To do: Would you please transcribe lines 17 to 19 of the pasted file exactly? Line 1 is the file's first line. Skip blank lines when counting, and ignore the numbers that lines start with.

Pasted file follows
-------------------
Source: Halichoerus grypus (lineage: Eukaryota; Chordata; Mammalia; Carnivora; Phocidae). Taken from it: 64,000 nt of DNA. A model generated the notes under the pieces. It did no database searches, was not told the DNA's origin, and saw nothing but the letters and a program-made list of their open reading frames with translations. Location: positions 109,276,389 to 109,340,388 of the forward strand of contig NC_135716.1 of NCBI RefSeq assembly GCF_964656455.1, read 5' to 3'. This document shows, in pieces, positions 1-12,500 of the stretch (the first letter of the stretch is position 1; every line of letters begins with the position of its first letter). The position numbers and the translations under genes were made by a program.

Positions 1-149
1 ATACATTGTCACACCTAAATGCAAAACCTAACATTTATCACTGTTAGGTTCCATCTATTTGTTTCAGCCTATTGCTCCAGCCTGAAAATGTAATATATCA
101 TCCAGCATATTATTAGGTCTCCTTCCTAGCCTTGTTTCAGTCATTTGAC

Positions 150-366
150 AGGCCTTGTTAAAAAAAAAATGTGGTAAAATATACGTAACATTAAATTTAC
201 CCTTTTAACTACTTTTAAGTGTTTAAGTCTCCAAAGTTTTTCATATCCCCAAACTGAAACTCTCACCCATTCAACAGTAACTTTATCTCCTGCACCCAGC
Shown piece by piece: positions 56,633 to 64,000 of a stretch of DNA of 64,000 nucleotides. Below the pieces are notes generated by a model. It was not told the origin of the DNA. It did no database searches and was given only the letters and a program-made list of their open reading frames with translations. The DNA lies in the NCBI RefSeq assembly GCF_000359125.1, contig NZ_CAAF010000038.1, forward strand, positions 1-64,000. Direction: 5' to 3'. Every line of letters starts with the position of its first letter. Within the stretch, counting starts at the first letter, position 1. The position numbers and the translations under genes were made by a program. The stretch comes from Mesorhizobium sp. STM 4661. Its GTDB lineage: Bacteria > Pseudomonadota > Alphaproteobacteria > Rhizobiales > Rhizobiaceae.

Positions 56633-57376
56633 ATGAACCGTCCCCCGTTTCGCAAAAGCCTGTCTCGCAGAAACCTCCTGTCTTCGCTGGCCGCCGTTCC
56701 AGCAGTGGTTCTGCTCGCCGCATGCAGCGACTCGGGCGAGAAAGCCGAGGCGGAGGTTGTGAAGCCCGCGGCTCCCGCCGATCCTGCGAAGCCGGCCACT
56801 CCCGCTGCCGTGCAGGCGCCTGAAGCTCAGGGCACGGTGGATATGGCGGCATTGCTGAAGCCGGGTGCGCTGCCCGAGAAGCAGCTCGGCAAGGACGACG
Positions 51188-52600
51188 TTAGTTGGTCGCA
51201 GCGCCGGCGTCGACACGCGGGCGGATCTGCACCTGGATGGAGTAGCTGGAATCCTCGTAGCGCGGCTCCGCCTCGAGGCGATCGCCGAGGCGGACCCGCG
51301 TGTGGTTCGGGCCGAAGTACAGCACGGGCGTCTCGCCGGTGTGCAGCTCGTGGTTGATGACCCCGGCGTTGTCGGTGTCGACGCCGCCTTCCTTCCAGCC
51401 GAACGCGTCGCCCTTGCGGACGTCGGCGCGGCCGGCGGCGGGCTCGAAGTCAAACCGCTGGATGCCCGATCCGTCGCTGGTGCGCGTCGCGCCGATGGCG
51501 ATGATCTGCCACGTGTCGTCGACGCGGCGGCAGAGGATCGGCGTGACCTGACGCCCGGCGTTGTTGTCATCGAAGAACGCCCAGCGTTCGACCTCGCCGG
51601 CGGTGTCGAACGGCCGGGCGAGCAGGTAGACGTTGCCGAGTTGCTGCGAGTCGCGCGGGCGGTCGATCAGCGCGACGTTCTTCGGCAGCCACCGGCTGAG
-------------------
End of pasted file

51401 GAACGCGTCGCCCTTGCGGACGTCGGCGCGGCCGGCGGCGGGCTCGAAGTCAAACCGCTGGATGCCCGATCCGTCGCTGGTGCGCGTCGCGCCGATGGCG
51501 ATGATCTGCCACGTGTCGTCGACGCGGCGGCAGAGGATCGGCGTGACCTGACGCCCGGCGTTGTTGTCATCGAAGAACGCCCAGCGTTCGACCTCGCCGG
51601 CGGTGTCGAACGGCCGGGCGAGCAGGTAGACGTTGCCGAGTTGCTGCGAGTCGCGCGGGCGGTCGATCAGCGCGACGTTCTTCGGCAGCCACCGGCTGAG